“Everything is in play.”
A big shake-up could be coming to 1600 Pennsylvania Ave., and it could drastically change how the Trump administration deals with the media.
According to a report in the Wall Street Journal, the president has been looking at restructuring options to better respond to a special counsel investigating his campaign’s ties to Russia. Strategizing for the potential reshuffle took up most of his free time while he was overseas in the Middle East and Europe, and one Trump adviser says that “everything is in play.”
Meetings are scheduled for next week to finalize the plans.
One of the first major proposals from administration officials, according to CBS News, is the establishment of “rapid response messaging teams” specifically to respond to the media narrative on the Russia investigation.
“One idea under consideration, according to a GOP source close to the White House, is the formation of an outside group to handle all Russia-related inquiries, freeing up the existing communications team inside the White House to focus on moving Mr. Trump’s governing agenda forward,” CBS reported.
The source said that the team should take inspiration from how Bill Clinton handled the media.
“The inside-outside effort needs to take a page from Clinton’s operation when they were battling Monica Lewinsky,” the source said. “They had an internal mechanism to direct all calls and incoming (questions) to a crisis containment center, in order to use the communications office — the White House press office — as offense.”
Another part of the shakeup involves firing White House leakers, who sources say have been identified and are about to be dismissed.
“You have no idea how paranoid it makes people,” a White House official, speaking (with no small degree of irony) anonymously, told CBS.
Two major names that may be added are Corey Lewandowski and David Bossie, Trump’s first campaign manager, and deputy campaign manager, respectively. The president has talked to both of them, but it’s unclear whether or not they’ll be added to the White House team.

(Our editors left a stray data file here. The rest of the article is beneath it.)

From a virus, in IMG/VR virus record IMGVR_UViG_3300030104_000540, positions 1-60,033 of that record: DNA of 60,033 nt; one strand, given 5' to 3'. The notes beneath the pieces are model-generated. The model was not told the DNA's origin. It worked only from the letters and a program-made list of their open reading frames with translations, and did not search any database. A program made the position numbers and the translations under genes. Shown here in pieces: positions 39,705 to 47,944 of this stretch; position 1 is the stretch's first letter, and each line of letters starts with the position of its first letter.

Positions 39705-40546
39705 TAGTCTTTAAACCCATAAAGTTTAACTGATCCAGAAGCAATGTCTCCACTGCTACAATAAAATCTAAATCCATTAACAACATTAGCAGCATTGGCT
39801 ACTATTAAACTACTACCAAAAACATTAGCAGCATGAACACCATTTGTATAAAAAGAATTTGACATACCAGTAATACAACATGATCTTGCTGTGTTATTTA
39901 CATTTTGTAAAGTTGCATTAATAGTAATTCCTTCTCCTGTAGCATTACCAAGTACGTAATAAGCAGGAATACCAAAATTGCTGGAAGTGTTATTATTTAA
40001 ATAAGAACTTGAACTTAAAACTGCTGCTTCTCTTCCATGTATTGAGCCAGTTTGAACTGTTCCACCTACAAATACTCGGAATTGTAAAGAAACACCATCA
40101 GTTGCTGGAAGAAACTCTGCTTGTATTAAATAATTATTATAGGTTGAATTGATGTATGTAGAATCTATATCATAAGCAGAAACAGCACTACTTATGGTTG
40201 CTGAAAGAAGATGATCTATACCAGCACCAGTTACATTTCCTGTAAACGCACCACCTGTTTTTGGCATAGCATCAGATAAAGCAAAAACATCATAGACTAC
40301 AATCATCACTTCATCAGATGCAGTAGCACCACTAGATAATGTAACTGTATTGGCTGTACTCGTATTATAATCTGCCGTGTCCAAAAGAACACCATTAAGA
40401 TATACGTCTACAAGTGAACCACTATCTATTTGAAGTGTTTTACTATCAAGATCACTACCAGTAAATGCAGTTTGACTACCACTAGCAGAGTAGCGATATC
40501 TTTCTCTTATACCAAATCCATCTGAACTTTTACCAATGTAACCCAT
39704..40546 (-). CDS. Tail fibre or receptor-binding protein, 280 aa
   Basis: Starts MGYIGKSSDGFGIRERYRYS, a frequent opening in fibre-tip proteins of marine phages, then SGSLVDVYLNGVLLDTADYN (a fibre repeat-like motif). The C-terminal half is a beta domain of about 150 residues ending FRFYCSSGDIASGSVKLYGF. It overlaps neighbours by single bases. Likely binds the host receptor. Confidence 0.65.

And, as for who might be on the outs, there’s one name that always pops up in these stories — press secretary Sean Spicer.
“While Spicer has high ratings, it’s difficult to get the message out to the clutter and it’s serving as a device to beat him up,” one White House source said.
One possibility is that Spicer could be replaced by deputy press secretary Sarah Huckabee Sanders. Another possibility — not mutually exclusive, mind you — is that press briefings could be cut down dramatically or eliminated entirely: “Trump does not find value in them anymore,” the source added.
Instead of press briefings, one messaging proposal has the president ramping up campaign-style rallies throughout the summer.
Whether or not any of this comes to pass is debatable. We’ve heard the shakeup rumors from the media over and over again over the past few months; Spicer is almost invariably mentioned, but the amateur Trumpologists in the mainstream media have also written off Steve Bannon, Kellyanne Conway and others.
The Wall Street Journal’s report sounds a bit more credible than the rest, but Trump administration shake-ups are a bit like rumors of a Smiths reunion: let me know when it actually happens.
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